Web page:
- Activation of B cells requires two signals. Depending on the kind of antigen, B-cell activation occurs via two different pathways, one dependent on helper T cells (TH cells) and the other not.
- The connection between CD40 of B cells and CD40 ligand of T cells gives a second signal for T-dependent antigen, whereas cross-linking of membrane-bound immunoglobulin to polymeric carbohydrate provides the signal for T-independent antigen.
- The B-cell response to thymus-dependent (TD) antigens requires direct contact with TH cells, as opposed to mere exposure to TH-produced cytokines.
- Antigens that can activate B cells in the absence of this form of direct interaction by TH cells called thymus-independent (TI).
- Types 1 and 2 of TI antigens activate B cells in different ways, while polymeric proteins such as bacterial flagellin function as Type 2 thymus-independent (TI-2) antigens.
Thymus-Independent Antigens (T Independent Antigen)
- Without the support of CD4 T cell helper cells, certain antigens can directly activate B cells and induce a humoral antibody response.
- Common examples of T-independent antigens include lipopolysaccharides, polymerized flagellin, and pneumococcal polysaccharides, as well as their close homologues, dextrans, polyvinylpyrrolidone, and Ficoll.
- These antigens either cross-link several B-cell receptors, activating the B cell, or bind to the B-cell receptor and other receptors on B cells (TI-1 antigens like lipopolysaccharides of Gram-negative bacteria) (TI-2 antigens such as pneumococcal polysaccharide or polymerized flagellin).
- Most of these T-independent antigens have the ability to act as polyclonal B-cell activators, which are B-cells’ non-specific mitogens.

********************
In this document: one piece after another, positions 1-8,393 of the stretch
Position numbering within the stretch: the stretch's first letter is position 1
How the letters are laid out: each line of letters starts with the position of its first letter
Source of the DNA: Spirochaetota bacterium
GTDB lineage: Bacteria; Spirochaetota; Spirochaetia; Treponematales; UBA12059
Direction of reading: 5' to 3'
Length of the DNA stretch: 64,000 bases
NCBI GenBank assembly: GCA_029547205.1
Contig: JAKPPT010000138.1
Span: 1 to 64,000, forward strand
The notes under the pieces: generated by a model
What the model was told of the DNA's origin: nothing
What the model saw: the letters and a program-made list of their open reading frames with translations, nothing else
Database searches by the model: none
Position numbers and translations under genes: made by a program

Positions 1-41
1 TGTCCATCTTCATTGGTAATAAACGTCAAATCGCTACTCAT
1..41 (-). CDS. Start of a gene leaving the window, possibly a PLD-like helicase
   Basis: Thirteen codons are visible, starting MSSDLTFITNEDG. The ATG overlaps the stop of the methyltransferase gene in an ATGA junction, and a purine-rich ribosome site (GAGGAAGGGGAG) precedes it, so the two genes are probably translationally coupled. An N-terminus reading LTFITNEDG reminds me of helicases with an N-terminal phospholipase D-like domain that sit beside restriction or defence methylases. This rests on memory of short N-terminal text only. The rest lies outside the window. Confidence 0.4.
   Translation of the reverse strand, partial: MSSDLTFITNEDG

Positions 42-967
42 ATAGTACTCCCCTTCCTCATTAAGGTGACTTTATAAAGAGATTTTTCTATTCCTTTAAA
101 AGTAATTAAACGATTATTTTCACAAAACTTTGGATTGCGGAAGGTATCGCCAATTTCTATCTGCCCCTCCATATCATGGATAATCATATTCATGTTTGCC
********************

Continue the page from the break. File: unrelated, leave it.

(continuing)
- T-independent antigens elicit a quicker humoral immune response because they do not require antigen processing and presentation by CD4 T cell helper cells.
- However, the T-independent response is constrained because only IgM is produced, and there is no opportunity to improve antibody affinity through this route.
- A specialised immune response, which typically involves helper CD4 T cells, takes time to develop, therefore it is thought that this reaction originated and persisted to allow for a rapid humoral response to the first bacterial invasion.
- In spite of its potential benefits for immunological defence, the humoral immune response to T-independent antigens plays no major role in the experimental production of polyclonal antibodies.
Properties of Thymus-Independent Antigens (T Independent Antigen)
- A thymus-independent antigen is an immunogen that can trigger B cells to produce antibodies in the absence of T cells.
- The complexity of these antigens is smaller than that of thymus-dependent antigens.